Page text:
By Sandi Durell
Based on the true story of SS Colonel Herbert Kappler, head of the Gestapo in occupied Rome during WW II, he was responsible for the Ardealine massacre that rounded up over 1000 Italian Jews for deportation to Auschwitz, and nearly 1000 more Roman Jews whom he sent to Nazi gas chambers.
The play at the Irish Repertory Theatre, written by Robin Glendinning and intensely directed by Paul Kent, is a harrowing interchange between Kappler (powerfully infused by Haskell King) and Monsignor Hugh O’Flaherty (a formidable Seam Gormley) also known as ‘The Scarlett Pimpernel of the Vatican,’ while Kappler is serving out a life sentence in a jail cell at Aragonese-Angevine Castle in the coastal city of Gaeta.
It is 1948 when The Monsignor visits ‘The Beast’, as Kappler has come to be known, in his cell, on the pretense of making sure the prisoner is being treated fairly, going through a checklist of what he eats, does he have enough of this n’ that, as the true nature of why they come together unfolds. Their verbal sparring is an impeccable historical recounting as Kappler shows no remorse for the atrocities he committed but instead remains challenging and angry . . . after all, he was just following orders like any good German soldier was expected to do. The Monsignor, during those early war years of ’43 and ‘44, ran a spy ring out of the Vatican in his efforts to aide and conceal escapees, Allied soldiers and Jews. The two are arch enemies.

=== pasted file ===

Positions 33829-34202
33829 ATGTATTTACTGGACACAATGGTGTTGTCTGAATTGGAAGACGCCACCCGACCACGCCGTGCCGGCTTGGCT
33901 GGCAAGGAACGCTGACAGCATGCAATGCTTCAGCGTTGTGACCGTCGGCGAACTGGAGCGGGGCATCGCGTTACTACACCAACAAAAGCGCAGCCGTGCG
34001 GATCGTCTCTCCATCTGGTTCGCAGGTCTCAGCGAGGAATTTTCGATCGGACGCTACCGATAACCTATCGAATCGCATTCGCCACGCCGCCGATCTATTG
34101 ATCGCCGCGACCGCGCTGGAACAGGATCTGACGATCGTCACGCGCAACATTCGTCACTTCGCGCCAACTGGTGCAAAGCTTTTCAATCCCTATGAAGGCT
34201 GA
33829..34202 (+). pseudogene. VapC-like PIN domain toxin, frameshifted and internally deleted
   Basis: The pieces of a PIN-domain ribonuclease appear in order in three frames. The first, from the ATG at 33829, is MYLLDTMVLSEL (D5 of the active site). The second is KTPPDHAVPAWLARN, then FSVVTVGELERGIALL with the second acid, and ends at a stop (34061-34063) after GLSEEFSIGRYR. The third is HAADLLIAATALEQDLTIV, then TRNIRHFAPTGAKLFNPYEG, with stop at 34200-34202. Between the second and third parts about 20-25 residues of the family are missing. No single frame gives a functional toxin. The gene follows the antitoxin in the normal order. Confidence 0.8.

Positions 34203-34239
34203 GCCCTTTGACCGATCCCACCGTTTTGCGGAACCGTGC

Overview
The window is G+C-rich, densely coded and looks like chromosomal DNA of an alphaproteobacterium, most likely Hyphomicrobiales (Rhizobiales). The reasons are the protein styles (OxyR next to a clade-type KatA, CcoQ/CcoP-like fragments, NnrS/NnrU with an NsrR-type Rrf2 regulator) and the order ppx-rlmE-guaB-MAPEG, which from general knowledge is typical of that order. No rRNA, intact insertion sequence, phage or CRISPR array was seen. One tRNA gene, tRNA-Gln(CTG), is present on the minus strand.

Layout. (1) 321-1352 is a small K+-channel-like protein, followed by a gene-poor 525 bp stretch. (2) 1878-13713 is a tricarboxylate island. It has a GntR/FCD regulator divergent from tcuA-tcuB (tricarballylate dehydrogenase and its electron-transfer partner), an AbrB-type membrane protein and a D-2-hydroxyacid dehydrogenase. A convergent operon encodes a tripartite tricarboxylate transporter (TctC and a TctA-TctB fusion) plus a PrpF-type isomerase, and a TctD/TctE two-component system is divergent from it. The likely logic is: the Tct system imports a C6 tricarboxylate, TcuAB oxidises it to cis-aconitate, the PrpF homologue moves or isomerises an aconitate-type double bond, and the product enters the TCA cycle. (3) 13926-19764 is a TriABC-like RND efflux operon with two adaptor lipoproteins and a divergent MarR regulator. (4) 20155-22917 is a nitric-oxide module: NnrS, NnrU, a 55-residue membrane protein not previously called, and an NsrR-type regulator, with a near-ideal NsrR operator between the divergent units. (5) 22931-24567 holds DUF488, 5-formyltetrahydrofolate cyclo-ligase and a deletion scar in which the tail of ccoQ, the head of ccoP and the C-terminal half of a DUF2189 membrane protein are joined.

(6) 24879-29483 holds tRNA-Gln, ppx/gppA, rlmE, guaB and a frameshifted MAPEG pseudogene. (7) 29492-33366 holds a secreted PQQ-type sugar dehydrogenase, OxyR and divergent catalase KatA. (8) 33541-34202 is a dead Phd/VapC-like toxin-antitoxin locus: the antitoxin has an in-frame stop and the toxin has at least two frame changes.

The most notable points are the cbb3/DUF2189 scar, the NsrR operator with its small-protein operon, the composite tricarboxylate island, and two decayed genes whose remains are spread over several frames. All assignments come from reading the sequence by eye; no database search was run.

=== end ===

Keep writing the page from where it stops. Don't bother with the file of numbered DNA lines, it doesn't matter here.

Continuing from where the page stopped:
Details of horrendous killings and torture are discussed in stunning detail, Kappler spewing information like a robot, unfeeling. The Monsignor, hoping to elicit some remorse from the prisoner, takes the pious route, talking about God and Jesus. Kappler retorts with where was God, Roosevelt, Churchill, Stalin and the Pope during this time, mocking religion and the Monsignor with sarcastic, arrogant criticism.
As the play progresses in Act II, we witness the subtle breakdown of Kappler’s denied emotions especially when he receives a photo of his son via The Monsignor from his divorced wife.
This is a war of words, fine words academically and exquisitely written by Glendinning . . . a philosophical and fundamental debate of moralities, ethics and basic beliefs that give rise to depressing memories of history, punctuated (if one could imagine) by comic pauses.
The two actors are more than up for the challenge as they deliver the playwright’s significance and words in harmonious rhythm. You’ll find yourself moved and riveted.
The small stage replicating the filthy jail cell is brought to life by Edward Morris (set design) and well lit by Matthew McCarthy. Rob Rees is responsible for sound design and Linda Fisher for costumes.
Photo: Carol Rosegg
Kingfishers Catch Fire runs 1 hr. 50 min with a 15 minute intermission – thru October 20